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Four’s a crowd

May 21,2018
이미지뷰
이미지뷰
[YONHAP]
Kang Chan-ho
*The author is an editorial writer at the JoongAng Ilb.

Kim Il Sung, the founder of North Korea, had warned his son and heir, Kim Jong-il, not to trust China. Kim Jong-il, in turn, passed down the same lesson to his son, Kim Jong-un. Over the years, the Kim family has seen how Beijing can easily betray their interests by normalizing ties with Seoul and Washington.

During the second inter-Korean summit on Oct. 4, 2007, South Korean President Roh Moo-hyun proposed that Kim Jong-il include a promise in their joint declaration that the two Koreas would pursue a permanent peace settlement with China and the United States. Kim Jong-il reportedly wanted to name only three countries: North Korea, South Korea and the United States.

Roh and Kim ended up compromising by keeping the language vague. The setup would involve three or four countries. Beijing strongly protested against the connotation, saying it could be left out of the arrangement. Seoul tried to play it down by saying the language only suggested flexibility in talks, but Beijing was not persuaded.

The same tug of war followed the first nuclear crisis in 1997. Talks were arranged to discuss a peace treaty on the Korean Peninsula, and again, North Korea wished to restrict the talks to the two Koreas and United States. Although China was ultimately included when the talks took place in Switzerland later that year, negotiations fell through with the uninvited guest on board.

The same vague wording was included in the joint declaration produced by South Korean President Moon Jae-in and Kim Jong-un after their summit on April 27. The two leaders agreed to pursue “three-way or four-way” talks to establish a permanent peace arrangement on the Korean Peninsula.

North Korea was the one that insisted on the “three-way” wording. China once again vehemently raised objections to the idea. Seven days after the summit, Chinese President Xi Jinping told Moon that Beijing was ready to play an “active” role in political settlements on the Korean Peninsula. That was nothing but a diplomatic warning that it would not tolerate exclusion from inter-Korean affairs.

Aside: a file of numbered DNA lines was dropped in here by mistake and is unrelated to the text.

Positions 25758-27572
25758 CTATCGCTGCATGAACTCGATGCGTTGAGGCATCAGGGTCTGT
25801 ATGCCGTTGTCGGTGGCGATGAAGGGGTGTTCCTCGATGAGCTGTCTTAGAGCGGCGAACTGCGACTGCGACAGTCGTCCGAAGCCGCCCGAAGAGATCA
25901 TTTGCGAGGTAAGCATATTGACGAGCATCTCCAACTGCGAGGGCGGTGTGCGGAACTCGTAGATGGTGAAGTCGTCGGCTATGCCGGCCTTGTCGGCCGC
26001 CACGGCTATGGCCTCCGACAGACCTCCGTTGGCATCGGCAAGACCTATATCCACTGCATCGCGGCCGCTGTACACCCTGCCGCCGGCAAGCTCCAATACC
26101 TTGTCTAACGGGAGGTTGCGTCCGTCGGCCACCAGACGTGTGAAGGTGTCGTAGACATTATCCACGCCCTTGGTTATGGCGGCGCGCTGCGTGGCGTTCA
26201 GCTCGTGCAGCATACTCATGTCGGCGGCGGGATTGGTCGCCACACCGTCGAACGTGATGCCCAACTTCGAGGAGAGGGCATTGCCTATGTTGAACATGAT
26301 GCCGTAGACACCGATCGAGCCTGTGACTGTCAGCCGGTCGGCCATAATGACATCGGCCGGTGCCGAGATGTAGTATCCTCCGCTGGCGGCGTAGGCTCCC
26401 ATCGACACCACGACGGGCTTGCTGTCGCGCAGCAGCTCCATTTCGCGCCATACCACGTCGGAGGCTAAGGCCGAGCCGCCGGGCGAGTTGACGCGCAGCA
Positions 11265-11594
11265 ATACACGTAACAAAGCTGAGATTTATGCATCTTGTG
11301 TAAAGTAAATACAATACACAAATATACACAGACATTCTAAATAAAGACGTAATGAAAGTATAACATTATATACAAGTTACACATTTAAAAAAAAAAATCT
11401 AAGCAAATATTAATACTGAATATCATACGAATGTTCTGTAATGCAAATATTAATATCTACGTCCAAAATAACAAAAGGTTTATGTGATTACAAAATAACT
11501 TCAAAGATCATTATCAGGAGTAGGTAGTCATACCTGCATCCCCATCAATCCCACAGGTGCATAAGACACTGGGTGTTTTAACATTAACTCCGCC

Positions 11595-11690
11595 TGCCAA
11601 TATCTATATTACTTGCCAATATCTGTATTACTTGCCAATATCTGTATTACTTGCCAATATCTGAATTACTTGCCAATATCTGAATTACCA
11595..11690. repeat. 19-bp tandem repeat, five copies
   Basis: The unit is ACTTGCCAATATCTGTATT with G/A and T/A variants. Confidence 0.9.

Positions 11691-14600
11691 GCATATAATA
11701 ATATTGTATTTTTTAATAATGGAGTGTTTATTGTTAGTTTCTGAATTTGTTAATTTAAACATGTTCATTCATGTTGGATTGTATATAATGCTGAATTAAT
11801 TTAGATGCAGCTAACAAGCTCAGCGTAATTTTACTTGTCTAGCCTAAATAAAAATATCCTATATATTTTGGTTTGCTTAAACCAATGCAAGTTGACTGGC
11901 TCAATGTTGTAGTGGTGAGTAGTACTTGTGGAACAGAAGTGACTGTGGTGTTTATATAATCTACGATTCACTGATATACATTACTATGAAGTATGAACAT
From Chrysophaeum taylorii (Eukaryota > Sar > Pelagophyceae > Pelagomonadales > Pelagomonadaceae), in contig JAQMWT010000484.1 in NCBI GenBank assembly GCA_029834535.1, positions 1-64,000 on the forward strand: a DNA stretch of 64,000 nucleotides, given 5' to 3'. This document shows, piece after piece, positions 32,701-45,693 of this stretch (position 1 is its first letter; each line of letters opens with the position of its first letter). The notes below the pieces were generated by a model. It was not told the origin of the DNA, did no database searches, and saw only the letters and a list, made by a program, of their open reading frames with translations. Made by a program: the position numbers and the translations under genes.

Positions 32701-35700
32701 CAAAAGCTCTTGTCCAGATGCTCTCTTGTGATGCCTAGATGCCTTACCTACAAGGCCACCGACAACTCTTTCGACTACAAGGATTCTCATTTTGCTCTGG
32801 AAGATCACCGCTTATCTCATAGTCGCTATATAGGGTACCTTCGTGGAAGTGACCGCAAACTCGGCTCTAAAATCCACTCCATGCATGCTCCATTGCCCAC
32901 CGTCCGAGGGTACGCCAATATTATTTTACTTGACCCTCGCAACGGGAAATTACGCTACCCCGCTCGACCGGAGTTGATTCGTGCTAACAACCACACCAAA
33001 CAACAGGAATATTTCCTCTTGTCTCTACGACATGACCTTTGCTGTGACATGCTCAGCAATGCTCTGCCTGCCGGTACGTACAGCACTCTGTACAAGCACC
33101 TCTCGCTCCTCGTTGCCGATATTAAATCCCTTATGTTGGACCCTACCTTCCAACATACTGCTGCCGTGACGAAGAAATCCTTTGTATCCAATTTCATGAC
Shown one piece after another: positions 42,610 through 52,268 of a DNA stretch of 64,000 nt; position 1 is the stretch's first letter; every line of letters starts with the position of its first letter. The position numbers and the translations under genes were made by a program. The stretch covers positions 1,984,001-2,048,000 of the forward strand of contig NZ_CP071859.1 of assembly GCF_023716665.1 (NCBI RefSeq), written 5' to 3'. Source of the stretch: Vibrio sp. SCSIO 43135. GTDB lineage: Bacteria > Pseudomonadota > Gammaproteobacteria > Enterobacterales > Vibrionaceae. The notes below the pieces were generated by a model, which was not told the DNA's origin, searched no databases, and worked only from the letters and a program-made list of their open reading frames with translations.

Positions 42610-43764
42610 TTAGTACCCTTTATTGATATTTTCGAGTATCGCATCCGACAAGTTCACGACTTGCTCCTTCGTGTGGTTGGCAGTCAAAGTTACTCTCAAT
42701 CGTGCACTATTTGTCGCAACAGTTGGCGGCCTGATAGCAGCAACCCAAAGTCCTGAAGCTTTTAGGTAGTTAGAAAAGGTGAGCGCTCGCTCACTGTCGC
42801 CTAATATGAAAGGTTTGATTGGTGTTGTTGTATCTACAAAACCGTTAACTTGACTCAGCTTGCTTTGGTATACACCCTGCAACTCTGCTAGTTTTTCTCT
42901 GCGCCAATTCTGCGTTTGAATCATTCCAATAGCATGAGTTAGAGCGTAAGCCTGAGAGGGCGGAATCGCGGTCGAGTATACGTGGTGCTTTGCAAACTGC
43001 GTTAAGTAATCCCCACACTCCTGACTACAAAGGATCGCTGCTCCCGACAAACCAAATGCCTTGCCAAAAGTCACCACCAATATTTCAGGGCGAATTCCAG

North Korea seeks out China during emergencies. Kim paid visits to China twice as a sort of “insurance policy” ahead of a planned summit with U.S. President Donald Trump, but he still desires to keep China out of peace negotiations. He can turn to China if talks do not proceed well with the United States, but that is an option of last resort. In the end, China will fret over being left out.

Here, our position is important. We should not outright oppose China’s participation in talks, but we need to subtly support North Korea in its wishes. We, too, do not stand to benefit by including China in a peace deal. China could find fault with the joint military drills conducted by South Korea and the United States. It could even challenge the American military presence in South Korea and shake the alliance between Seoul and Washington. Pyongyang would also not want repeated meddling from Beijing in developments with Seoul and Washington.

The two Koreas are solely responsible for their future. They should best limit the involvement of global powers, especially neighboring China. China may demand a stake in the new Korean future, citing its human losses in the 1950-53 Korean War and participation in the armistice, which stopped the fighting but technically didn’t end the war. If China’s logic is right, the 16 countries that were part of the United Nations forces could submit the same reasoning. A peace arrangement should be signed by the countries with a military presence on the Korean Peninsula, namely the two Koreas and the United States.

JoongAng Ilbo, May 18, Page 30